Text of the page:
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How Books Bore
on July 22, 2014
Four 5-star reviews? Not a dissenting view in sight? Good grief!
I have no idea what my fellow readers read between the lines of this book that I missed. Having hewed to the lines myself, I cannot fathom the gushing praise this book received from any readers let alone all four of my fellow travelers. How College Works is one long (thankfully quick-reading) statement of the obvious (and redundant restatement of the obvious, presumably lest glassy-eyed readers fail to absorb its wisdom early on; also, perhaps, to boost its page count). I realize I'm being snarky in the extreme, and I feel a twinge of conscience for being so. After all, the authors' hearts are obviously in the right place, and the cause to which they've committed their research energies -- improving the experiences and personal outcomes of college students -- is a fine one. It's just that they fail, over the span of an entire book (the capstone of years' of study and hundreds of interviews) to make one novel observation (OK, I'm being hyperbolic; but there really are precious few interesting points in this book), nor to venture any novel hypotheses or to make any compelling proposals (I'm no longer being hyperbolic). Oh, and they thread dozens of entirely superfluous student quotes throughout the text -- pure padding. If my review seems mean-spirited, it's because books like this -- and this book, in particular, at the moment -- make me angry as a reader: angry for the opportunity cost I incurred reading this book (namely, other books I might have read instead); angry for what books like this say about publishing standards (HUPress!? Recipient of their book award!?); angry that such a trivial book can pass for scholarship (it's not inaccurate, I grant, just insipid).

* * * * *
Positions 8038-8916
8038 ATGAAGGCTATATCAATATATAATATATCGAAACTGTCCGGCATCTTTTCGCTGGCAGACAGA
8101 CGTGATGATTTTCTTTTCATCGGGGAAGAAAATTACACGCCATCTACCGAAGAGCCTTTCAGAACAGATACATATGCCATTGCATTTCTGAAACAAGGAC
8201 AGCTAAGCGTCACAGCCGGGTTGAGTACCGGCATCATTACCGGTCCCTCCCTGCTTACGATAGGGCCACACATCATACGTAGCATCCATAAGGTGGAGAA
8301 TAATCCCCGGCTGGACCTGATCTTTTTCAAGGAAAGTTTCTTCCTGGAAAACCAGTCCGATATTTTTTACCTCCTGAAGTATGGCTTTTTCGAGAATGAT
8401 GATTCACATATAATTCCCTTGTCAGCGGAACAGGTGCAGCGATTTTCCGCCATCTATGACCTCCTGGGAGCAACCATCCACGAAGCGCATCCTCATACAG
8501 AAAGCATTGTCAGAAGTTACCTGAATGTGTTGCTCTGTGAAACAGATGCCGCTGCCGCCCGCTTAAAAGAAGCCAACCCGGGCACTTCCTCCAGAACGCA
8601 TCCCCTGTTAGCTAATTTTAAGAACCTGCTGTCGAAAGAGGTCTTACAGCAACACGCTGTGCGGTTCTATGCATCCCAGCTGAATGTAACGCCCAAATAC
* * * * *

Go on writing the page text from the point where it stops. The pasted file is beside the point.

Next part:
The authors of this book are quite right to cast a critical eye on certain fashions in higher education, such as strategic plans (that never materialize) and assessments (done poorly). And they are also quite right to note the importance of micro-interventions in helping shape an effective broad-based learning environment. But there's micro and there's micro. Informing higher ed admin colleagues that one sort of useful intervention would be to schedule great teachers' teaching hours at times and in spaces that will maximize their contact with students (who, in their felicitous phrase, will gather to them like "cats to cream") and, conversely, to schedule lousy teachers' teaching hours at times students are likely to avoid is...well...a rather sophomoric sort of recommendation to make in a purportedly serious social science critique. And thus I thought to myself, again and again, as I read observation after observation, suggestion after mind-numbingly trifling suggestion...
OK, I'll leave off here. If I haven't managed to convince you that regardless of who you are (parent, kid, college student, professor, administrator, ...) your reading time would be better spent elsewhere, then have at. But don't say that someone on this page didn't speak truth to mediocrity.